Your cable may have a black conductive layer that surrounds the insulation of the center conductor, it'd be the next layer underneath the braided shield. (If your cable only has a spiral shield, it's garbage cable and I wouldn't bother fixing it.) This layer is thin and can usually be removed with a fingernail. That layer is conductive and is there to reduce handling noise, if it is in contact with the inner conductor it'll cause this symptom.

    EDIT: if @Peegoo and I are giving you the exact same advice, you know you're in deep trouble.

    Otherwise:

    The original dodginess may have been damage inside the cable itself - but that's not the most likely reason. Look over the outer jacket of the whole cable and see if it got run over or pinched - if it's internally damaged, you'll usually be able to see evidence on the outside.

    If that't not it, then your soldering skills are in need of improvement - that's VERY common.

    Be sure that each of your solder joints is shiny and that the solder has passed through a loose, liquid phase as it fully heats and flows. Don't allow the parts to move while the solder cools, and don't blow on it to cool it faster.

    Be sure no stray strands of the outer shield are making contact with the inner conductor.
     
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  7. Peegoo

    Peegoo Poster Extraordinaire

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    Grab everything you can fit into your car and head for the hinterlands! It's the End of the World!

    Like...HRUN, Scoob!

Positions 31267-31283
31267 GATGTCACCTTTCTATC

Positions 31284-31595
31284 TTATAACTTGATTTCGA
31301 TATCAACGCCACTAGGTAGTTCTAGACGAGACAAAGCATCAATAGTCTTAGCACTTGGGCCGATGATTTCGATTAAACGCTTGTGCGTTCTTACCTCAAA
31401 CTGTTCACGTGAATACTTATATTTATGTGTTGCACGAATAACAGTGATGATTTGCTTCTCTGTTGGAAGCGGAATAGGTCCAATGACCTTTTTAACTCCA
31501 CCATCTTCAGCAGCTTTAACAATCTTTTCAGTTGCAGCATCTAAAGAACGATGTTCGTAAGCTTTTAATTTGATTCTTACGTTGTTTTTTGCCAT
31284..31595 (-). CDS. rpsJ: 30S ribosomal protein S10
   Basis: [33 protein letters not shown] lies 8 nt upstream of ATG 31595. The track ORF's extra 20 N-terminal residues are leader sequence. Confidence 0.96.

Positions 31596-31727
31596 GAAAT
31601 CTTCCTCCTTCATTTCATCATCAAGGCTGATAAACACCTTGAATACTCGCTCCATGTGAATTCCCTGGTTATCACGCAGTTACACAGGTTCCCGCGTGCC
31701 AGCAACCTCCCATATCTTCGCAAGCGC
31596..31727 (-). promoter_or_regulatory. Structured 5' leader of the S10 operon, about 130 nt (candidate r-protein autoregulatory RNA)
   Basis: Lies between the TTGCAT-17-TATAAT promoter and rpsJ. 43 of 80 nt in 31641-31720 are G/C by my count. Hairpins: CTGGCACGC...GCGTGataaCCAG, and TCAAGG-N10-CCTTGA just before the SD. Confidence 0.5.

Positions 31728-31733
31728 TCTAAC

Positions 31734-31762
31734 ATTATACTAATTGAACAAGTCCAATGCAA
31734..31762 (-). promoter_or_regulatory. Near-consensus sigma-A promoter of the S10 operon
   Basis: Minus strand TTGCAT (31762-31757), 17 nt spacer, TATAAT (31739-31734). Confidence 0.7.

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  8. tubegeek

    tubegeek Friend of Leo's

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    Ruh roh!
     
  9. Gogogoch

    Gogogoch TDPRI Member

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    Here's a photo. My soldering skills are shameful, but I figured it wouldn't hurt to try.
     

    Attached Files:

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  10. tubegeek

    tubegeek Friend of Leo's

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    Take a sharp object and carefully pick away the thin conductive layer. Those solder joints may possibly be fine.
     
  11. SRHmusic

    SRHmusic Tele-Meister Silver Supporter

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    I agree with the earlier comments, and good on you for doing a repair rather than throwing it out, assuming the cable is decent.

    If you have an ohmmeter, you can check the resistances first directly through the cable, then through the connectors. The point is to see if the cable is bad or the solder connections, (or the connectors, even), and different results point to different issues. Note: this won't tell you if the shielding is effective, just the basic integrity.
    1) Center conductor to center conductor at the other end. (0 ohms ?)
    2) Ground shield to ground shield at the other end (0 ohms?)
    3) Then check resistance from center conductor to the ground shield.(>100Mohm?)
    Repeat all three while probing at the connector tips and rings to see if it's a solder issue.
    If it is the carbon poly sleeve shorting to the center, then you'll get the same results for center to shield at the cable ends or at the connectors.

    If you don't have an ohmmeter... well, you can get a serviceable DMM at Harbor Freight or Northern Tool for pretty cheap, and it can help sort out stuff like this, isolating the problem. Good luck!
     
  12. Peegoo

    Peegoo Poster Extraordinaire

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    Cheap but good DMMs can also be gotten at most DIY shops and large builder-supply-big-box places too.
     
  13. Gogogoch

    Gogogoch TDPRI Member

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    Thanks for all the replies. I had another go at it this morning - stripped the conductive layer and resoldered the connections and it works!!

    Much appreciated.